House serves as a launching pad for lawmakers vying for Senate seats

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A group of House members, eager to follow a clear path, have set their sights on the chamber across the Capitol, betting their fundraising and campaigning prowess will increase their chances of winning a sits in the Senate next year.

Rep. Val Demings (D-Fla.), Tim ryan (D-Ohio), Mo Brooks (R-Ala.), Vicky Hartzler (R-Mo.), And Ted budd (RN.C.) launched Senate campaigns earlier this year while Reps. Lamb Conor (D-Pa.), Anne Wagner (R-Mo.), Billy Long (R-Mo.), And Jason smith (R-Mo.) Are also considering Senate nominations.

They will follow a long tradition of representatives using the House as a launching pad for the Senate, where individual members often wield more influence and gain more public attention than in the other, more populous body.

While their experience can be an asset in running for statewide elections, these lawmakers have also compiled voting records that can serve as fodder for attacks from opponents. They also face challenges in converting their district-wide appeal into state-wide support and in a political climate where standing as a Washington insider isn’t always an advantage.

“You represent a very different kind of concentration of people who can be a lot more – depending on the district – they can just be a lot more cohesive in their views,” Democratic strategist Delacey Skinner said in a telephone interview. “That is why you tend to see more moderate Senators than members of the House.”

“Republican voters tend to be more interested in a foreigner,” Skinner said. “Democratic voters often tend to be more interested in people with experience in government.”

(Photo by Tom Williams / CQ Roll Call)

Representative Vicky Hartzler (R-Mo.) Said her House experience was an advantage in a Senate bid.

Republican Hartzler sees his experience as a strong selling point.

“It’s important that I’ve been here for 11 years and that I’m used to getting things done,” she said in an interview.

The current Senate consists of 47 former members of the House, a number similar to recent congresses but which has declined since 2015. At least one senator in 37 states has served in the chamber in the past.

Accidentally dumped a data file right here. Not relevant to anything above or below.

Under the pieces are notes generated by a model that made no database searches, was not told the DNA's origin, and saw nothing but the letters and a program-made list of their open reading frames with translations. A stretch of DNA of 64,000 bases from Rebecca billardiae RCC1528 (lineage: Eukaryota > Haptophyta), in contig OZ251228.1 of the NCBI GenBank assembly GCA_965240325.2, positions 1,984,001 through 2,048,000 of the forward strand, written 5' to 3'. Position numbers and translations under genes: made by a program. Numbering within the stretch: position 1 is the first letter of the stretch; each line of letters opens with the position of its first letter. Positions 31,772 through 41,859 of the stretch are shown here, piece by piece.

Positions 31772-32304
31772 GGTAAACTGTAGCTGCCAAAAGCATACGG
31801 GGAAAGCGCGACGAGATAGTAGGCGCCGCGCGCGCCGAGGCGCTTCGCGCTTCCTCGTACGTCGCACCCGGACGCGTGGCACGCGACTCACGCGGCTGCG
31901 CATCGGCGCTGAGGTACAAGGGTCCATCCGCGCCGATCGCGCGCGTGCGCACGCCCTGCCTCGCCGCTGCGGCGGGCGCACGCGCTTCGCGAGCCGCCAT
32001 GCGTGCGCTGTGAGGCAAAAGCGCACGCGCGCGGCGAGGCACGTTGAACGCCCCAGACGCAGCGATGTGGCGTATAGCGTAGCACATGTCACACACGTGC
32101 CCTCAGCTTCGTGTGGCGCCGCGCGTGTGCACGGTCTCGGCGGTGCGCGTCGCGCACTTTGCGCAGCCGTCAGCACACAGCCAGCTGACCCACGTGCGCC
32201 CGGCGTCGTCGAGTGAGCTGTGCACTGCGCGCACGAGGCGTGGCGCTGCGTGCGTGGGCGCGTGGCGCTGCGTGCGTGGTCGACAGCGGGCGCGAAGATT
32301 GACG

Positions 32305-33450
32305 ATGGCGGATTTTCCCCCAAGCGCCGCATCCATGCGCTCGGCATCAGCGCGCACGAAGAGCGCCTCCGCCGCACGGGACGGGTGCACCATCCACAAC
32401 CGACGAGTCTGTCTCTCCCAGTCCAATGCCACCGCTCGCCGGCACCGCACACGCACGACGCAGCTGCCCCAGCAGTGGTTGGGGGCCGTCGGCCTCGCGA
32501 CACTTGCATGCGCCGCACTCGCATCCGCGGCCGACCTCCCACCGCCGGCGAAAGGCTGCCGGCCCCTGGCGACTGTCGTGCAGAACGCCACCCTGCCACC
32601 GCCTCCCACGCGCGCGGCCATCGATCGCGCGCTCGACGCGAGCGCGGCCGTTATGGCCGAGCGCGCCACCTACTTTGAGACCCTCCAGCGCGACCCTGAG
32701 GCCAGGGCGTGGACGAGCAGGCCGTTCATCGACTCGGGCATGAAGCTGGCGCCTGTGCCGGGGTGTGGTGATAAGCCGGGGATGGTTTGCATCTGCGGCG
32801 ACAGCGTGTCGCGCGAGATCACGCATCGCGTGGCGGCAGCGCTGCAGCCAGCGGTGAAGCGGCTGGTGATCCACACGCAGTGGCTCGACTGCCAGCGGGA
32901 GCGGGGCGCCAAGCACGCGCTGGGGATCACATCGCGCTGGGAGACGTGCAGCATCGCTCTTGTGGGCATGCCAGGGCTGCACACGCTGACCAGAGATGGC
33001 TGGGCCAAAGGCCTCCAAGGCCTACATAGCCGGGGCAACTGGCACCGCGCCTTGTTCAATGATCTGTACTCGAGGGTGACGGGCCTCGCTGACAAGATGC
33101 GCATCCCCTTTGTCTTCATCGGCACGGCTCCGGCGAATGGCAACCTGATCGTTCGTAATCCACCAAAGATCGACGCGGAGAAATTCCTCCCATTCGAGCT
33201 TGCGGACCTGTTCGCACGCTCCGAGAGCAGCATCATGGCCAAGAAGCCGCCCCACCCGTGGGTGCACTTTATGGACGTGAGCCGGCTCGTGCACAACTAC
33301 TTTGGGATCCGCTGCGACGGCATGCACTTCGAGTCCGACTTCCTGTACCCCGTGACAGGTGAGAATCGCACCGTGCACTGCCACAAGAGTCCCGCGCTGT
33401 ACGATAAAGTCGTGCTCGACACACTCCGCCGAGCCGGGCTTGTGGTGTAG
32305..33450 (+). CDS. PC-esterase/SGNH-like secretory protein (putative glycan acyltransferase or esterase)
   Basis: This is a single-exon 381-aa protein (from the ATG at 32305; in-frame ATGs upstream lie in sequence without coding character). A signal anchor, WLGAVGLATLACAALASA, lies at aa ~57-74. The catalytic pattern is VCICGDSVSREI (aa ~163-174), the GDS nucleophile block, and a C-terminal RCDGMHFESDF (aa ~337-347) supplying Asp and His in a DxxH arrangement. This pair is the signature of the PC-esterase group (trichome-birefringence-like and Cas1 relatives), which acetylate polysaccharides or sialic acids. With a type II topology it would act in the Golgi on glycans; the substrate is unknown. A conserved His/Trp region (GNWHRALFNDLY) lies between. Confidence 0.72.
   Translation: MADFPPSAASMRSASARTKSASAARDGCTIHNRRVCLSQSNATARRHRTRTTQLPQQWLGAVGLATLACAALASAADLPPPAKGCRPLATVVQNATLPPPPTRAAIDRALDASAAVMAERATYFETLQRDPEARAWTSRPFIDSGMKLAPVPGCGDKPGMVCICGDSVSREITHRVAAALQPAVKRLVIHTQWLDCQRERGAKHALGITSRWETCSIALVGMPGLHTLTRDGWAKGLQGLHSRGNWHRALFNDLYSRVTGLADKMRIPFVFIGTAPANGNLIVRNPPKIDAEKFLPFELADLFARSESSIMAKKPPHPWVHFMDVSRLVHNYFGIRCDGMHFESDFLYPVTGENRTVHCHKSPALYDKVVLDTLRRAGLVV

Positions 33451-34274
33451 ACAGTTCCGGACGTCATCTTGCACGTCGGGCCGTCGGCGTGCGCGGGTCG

Five House members applied for Senate seats in 2020 but only two, Ben ray lujan (DN.M.) and Roger marshall (R-Kan.), Won their contests.

Well-oiled campaigns

One of the biggest advantages of members is that they have a well-oiled campaign and outreach, more than most of their opponents who have not held political office.

“It’s not just about fundraising,” Republican strategist Bob Honold said in a telephone interview. “These are relationships with important people in the community, whether they are at the head of a union, whether they are at the head of a company, whether they are at the head of an association. professional or donors.

Their experience of running district-wide campaigns may be less useful for some as they try to win independent voters and appeal to all parties.

“You’re going to need voters from the other party,” Skinner said. “Even for a Democrat, you might be in a position where you have to – you have to make it clear how you are different from Washington.”

The candidates’ campaigning experience has given them a huge lead over many of their challengers in the second quarter. Demings declared $ 3.1 million in cash, more than his main opponents vying for the Florida Senate seat.

Photographer: Anna Moneymaker / The New York Times / Bloomberg

Rep. Tim Ryan (D-Ohio) says he has a statewide network that will help him in his race for the Senate.

Ryan, who unsuccessfully ran for president in 2020, has $ 2.6 million in cash after the second quarter. He’s likely to win the Democratic nomination from a small group of relatively unknown candidates, but he faces general election competition from a handful of highly-funded Republican candidates. The Cook Political Report rates the race as Republican.

Ryan said he was convinced his work and connections across the state of Ohio, and not just his district, would help him.

“We have always had a great interest in state issues,” he said in an interview. “We’ve always been helpful, so we have a pretty good network across the state. “

Brooks of Alabama, the staunch Trump supporter who opposed certification of the 2020 presidential results, is following Katie Britt, a former aide to the retired senator. Richard shelby (R-Ala.), Nearly half a million dollars on hand. Brooks has already lost a Senate special election primary in 2017 that did not require him to relinquish his House seat.

Budd leads the money race in North Carolina with $ 1.7 million in cash after the second quarter, but several contestants are close to matching his fundraising race in the tossup race. These challengers don’t have the same advantage as Budd. Much of his financial benefit comes from the money he carried over from his House re-election campaign in 2020.

“If you’ve ever run and won, it’s not a cold call, it’s a warm call,” Honold said.

Lamb, Wagner, Long and Smith could also kick off their Senate campaigns with substantial cash buffers based on their second quarter reports.

Wagner, who plans to decide to operate statewide “relatively soon,” said she was weighing the work she could do in either chamber.

“The opportunity, especially as I will be finishing my tenth year, to also occupy a higher management position on my committees is always an attraction. You need to go where I think you can best serve your district and / or state, ”she said in an interview.

With the help of Emilie Wilkins and Greg Giroux

To contact the reporter on this story: Nicole sadek in Washington at [email protected]

To contact the editors responsible for this story: Bennett roth To [email protected]; Robin meszoly To [email protected]


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